3. No risk of losing collateral

Mainstream financial institutions may only want to give secured loans to SMEs. This may mean the SME needs to pledge essential assets, such as properties, vehicles, or equipment owned by the SME. 

Truth is, some or most SMEs do not have much or perhaps any viable assets to pledge. Invoice financing provides another source of funding if they do not have any collateral required or would instead not put up their homes as collateral. 

Coupled with how the loan is capped based on the invoice, this provides a natural barrier against over-leveraging. 

Note that collateral-free financing does not equate to zero financial responsibility for business debt on the borrower’s end. They would still have to repay the loan and abide by the terms and conditions set out by the lender. 

4. Invoice financing helps preserve the company’s cash flow

Invoice financing means a company doesn’t need to cut corners in daily operation. For example, a company may not need to lower the number of workers to maintain its service quality because of lower revenue.

Healthy cash flow also means the company can better ride out any downturn, such as lower demand for tourism or Food & Beverage outlets during movement restrictions. They may, for instance, have the funds to remain open even though customers have delayed payments.

5. Short loan tenures minimise interest repayment

The longer the loan tenure, the more the company pays in terms of interest. Invoice financing is typically only for short periods and rarely exceeds 12 months (or until the customer pays the invoice, which is likely sooner). As such, the cost of invoice financing often ends up lower than a business term loan.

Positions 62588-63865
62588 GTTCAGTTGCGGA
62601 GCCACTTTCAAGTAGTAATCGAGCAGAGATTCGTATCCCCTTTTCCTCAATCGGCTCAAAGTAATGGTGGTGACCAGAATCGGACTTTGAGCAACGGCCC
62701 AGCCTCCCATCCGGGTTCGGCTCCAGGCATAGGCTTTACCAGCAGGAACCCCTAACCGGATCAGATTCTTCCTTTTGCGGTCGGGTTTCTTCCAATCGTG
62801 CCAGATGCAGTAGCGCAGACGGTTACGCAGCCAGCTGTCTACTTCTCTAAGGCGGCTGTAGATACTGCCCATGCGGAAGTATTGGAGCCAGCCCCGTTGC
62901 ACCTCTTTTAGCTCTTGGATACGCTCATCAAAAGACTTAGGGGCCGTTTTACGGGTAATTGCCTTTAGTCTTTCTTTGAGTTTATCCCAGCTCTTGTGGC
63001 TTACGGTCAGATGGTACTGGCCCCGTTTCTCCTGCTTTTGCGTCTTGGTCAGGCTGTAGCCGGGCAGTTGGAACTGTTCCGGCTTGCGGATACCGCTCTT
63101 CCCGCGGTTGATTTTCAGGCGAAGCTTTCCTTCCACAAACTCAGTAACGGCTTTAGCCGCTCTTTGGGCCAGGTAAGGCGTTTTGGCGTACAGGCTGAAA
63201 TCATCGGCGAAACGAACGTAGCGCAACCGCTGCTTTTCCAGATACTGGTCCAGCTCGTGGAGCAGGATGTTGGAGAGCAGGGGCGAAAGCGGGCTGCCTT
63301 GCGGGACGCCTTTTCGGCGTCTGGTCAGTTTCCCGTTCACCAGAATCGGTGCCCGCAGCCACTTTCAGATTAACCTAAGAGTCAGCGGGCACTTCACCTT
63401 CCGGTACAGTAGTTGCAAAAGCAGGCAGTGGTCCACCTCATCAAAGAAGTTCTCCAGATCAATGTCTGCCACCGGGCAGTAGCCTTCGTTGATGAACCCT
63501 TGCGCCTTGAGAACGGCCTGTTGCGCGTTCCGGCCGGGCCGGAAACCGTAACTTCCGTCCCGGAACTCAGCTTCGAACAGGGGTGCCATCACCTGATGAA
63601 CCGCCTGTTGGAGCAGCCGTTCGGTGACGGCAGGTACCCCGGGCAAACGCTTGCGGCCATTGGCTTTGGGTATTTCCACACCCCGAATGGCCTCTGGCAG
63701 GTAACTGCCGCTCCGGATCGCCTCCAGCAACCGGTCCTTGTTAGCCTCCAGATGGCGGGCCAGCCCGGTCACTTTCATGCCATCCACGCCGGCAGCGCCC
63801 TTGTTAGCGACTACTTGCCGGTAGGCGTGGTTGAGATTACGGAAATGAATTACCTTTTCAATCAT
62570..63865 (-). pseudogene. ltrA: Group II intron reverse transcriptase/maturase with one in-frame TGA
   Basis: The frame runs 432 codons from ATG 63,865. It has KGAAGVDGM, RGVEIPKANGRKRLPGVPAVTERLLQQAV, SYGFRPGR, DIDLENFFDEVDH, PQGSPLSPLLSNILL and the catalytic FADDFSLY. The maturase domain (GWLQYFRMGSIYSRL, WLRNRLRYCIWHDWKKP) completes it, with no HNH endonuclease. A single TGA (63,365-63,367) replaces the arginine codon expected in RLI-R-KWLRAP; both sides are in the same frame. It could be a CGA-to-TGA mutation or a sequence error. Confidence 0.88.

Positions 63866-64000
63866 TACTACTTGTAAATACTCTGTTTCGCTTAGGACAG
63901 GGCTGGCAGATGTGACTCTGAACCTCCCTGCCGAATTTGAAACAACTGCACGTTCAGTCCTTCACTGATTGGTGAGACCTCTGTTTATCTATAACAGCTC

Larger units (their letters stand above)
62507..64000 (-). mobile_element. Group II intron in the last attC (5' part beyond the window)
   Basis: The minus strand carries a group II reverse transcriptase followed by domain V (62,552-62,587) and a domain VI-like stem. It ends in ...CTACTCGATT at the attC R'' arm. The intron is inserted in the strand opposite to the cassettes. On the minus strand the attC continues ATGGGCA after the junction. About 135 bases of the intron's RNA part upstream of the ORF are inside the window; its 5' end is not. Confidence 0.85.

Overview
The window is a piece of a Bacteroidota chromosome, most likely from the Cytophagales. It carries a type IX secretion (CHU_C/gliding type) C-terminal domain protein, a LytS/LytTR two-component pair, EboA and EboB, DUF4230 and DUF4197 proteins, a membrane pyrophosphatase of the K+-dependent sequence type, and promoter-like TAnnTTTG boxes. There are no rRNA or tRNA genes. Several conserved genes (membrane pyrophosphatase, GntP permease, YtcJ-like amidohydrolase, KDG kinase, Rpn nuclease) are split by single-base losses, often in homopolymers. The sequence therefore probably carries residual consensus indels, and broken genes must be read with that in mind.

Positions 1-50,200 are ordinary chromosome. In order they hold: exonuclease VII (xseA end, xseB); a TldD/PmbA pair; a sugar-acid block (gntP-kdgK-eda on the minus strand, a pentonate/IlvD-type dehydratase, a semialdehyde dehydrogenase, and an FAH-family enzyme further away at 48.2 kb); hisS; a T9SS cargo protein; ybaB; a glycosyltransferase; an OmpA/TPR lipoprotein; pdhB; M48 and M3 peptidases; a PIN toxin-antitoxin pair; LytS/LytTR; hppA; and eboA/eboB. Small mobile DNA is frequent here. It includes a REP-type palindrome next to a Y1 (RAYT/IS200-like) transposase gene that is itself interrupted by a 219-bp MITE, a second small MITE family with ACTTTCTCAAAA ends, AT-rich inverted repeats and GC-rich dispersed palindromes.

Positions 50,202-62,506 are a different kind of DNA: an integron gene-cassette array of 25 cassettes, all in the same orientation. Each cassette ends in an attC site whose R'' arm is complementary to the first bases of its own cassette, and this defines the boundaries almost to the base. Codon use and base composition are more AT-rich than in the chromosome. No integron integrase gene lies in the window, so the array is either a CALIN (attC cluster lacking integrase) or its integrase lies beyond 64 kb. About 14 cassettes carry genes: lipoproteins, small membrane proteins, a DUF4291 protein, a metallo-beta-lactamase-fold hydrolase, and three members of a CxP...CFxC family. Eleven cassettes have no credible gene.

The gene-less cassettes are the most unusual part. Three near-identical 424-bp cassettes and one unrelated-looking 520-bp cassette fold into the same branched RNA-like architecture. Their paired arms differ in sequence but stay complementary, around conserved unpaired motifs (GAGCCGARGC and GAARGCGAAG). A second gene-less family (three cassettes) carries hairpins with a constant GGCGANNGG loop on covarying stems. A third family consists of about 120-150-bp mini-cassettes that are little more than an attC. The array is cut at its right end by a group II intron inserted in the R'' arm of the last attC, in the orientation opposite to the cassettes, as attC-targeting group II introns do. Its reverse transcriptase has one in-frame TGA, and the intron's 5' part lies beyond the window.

More importantly, it can help an SME’s credit score to have fewer long-term loans burdening its finances. 

Invoice financing; a crucial pillar of SME support in these trying times

Ready access to capital can make a difference for an SME, allowing them to significantly increase their productivity and even grow when many are struggling to sustain their operations. 

In the current challenging landscape, invoice financing has become an additional viable option for businesses to obtain short-term financing to meet immediate business needs. 

Learn more about how invoice financing could benefit your business, and find out how affordable this financing method could be. Request a callback, or check out our loan calculator here

 

To further strengthen SMEs’ capabilities as they position their business for recovery and growth post- Covid-19, Validus is also providing government-assisted SME loans as part of the Enterprise Financing Scheme.

This includes Temporary Bridging Loan Programme, Enterprise Financing Scheme – SME Working Capital, and Enterprise Financing Scheme – Trade Loans. These government-assisted financing and risk-sharing schemes are part of the Singapore government’s initiatives to support local businesses’ needs, especially during the pandemic. These schemes offer up to 90% risk-sharing when financing is given to SMEs by participating financial institutions (Validus included). 

Check your eligibility at validus.sg/efs